DESPITE the hype and claims, there aren't too many magic bullets in nutrition.
But Dr David Richards from Iluka Wellness Centre said new research on genetic testing had shown certain foods had the ability to switch on and switch off both good and bad cells in the body.
Dr Richards said he had recently read an exciting new book by Brisbane-based nutritional biochemist Christine Houghton on nutrigenomics which explained how certain foods could "talk" to our body's cells.
The book, Switched On, details the findings of new research that showed a chemical compound called sulforaphane, which is found in raw cruciferous vegetables such as broccoli, held the key to switching on the body's cellular defence system.
The book also talks about the value of gene profiling which gives people an opportunity to identify their susceptibility to certain diseases.
"(The research is showing that) for those of us who want optimal health, we can make lifestyle choices according to certain components of our genes," Dr Richards said.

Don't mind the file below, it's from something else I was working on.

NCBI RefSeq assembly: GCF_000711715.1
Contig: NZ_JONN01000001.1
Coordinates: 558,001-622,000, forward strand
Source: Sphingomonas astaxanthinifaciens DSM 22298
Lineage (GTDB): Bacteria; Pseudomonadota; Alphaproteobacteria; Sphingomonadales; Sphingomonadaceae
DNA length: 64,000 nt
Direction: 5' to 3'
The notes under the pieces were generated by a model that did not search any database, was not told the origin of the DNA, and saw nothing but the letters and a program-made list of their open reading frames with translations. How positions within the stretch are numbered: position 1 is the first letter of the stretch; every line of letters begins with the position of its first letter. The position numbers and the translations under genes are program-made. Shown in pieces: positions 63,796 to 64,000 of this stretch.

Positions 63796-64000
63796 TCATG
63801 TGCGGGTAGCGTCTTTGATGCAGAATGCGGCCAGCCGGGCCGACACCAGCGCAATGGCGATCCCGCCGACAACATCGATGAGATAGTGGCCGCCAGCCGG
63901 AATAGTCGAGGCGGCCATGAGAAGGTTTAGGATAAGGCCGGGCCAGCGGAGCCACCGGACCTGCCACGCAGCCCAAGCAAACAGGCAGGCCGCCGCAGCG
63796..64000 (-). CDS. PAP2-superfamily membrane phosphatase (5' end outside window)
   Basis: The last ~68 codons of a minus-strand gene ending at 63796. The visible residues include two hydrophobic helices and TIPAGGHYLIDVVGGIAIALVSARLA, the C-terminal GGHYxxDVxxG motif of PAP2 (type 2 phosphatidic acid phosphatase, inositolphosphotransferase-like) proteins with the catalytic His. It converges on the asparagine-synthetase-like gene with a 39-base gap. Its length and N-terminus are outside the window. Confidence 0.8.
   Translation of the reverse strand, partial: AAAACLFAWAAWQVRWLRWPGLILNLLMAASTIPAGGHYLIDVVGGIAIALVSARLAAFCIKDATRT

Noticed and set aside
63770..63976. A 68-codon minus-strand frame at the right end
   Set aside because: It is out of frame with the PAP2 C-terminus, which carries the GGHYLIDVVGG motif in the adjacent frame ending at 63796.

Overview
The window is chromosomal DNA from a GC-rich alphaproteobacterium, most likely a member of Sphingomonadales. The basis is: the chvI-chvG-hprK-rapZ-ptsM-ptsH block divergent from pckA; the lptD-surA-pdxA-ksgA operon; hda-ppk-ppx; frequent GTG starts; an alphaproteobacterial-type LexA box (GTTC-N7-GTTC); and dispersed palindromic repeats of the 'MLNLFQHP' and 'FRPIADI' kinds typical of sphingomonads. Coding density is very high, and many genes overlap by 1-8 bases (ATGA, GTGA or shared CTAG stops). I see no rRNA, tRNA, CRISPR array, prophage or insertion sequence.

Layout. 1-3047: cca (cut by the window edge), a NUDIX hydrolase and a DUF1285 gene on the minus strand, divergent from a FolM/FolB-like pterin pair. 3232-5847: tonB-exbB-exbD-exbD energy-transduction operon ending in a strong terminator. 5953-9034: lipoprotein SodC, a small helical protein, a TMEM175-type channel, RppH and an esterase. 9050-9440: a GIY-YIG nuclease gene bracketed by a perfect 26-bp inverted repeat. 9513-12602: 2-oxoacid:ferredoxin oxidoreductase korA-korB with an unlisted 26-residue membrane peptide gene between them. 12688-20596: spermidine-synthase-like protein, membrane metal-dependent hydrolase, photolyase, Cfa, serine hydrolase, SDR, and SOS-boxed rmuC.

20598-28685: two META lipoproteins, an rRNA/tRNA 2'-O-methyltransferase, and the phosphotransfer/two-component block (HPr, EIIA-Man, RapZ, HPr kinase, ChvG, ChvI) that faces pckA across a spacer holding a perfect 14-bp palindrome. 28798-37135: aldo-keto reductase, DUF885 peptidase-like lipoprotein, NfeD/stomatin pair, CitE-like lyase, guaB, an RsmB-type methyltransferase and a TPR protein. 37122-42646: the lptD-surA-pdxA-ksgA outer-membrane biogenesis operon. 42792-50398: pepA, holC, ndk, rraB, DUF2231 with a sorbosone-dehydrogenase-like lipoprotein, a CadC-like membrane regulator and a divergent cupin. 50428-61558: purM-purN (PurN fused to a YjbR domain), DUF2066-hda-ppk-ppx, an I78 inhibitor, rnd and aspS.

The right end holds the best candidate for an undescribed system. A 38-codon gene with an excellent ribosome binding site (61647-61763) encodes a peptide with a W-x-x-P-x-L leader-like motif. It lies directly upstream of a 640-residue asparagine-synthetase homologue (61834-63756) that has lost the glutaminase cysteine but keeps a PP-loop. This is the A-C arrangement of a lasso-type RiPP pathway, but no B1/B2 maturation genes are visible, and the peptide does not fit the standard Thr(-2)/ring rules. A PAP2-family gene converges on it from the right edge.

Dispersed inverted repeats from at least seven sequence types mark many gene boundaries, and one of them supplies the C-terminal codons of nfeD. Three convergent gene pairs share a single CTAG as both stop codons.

"They've found that sulforaphane switches on your own ability to fight things and switches off inflammation.
"A lot of the diseases we see these days are a result of inflammation not being switched off - diabetes, high blood pressure, heart disease and rheumatoid arthritis.
Dr Richards said the findings were yet another tool available to people who were proactive with their health.
"The other huge benefit I can see (with gene profiling) is for our kids," he said.
"With things like bowel cancer or diabetes, if you know you have the gene that pre-disposes you to it, you may be able to help your kids avoid it."
Dr Richards said he would soon be undertaking a course that allowed him to issue gene profiling kits.
He is encouraging other clinicians in the Clarence Valley to do the same for the benefit of their patients.
He said the course was also available to others in the medical field, such as naturopaths.
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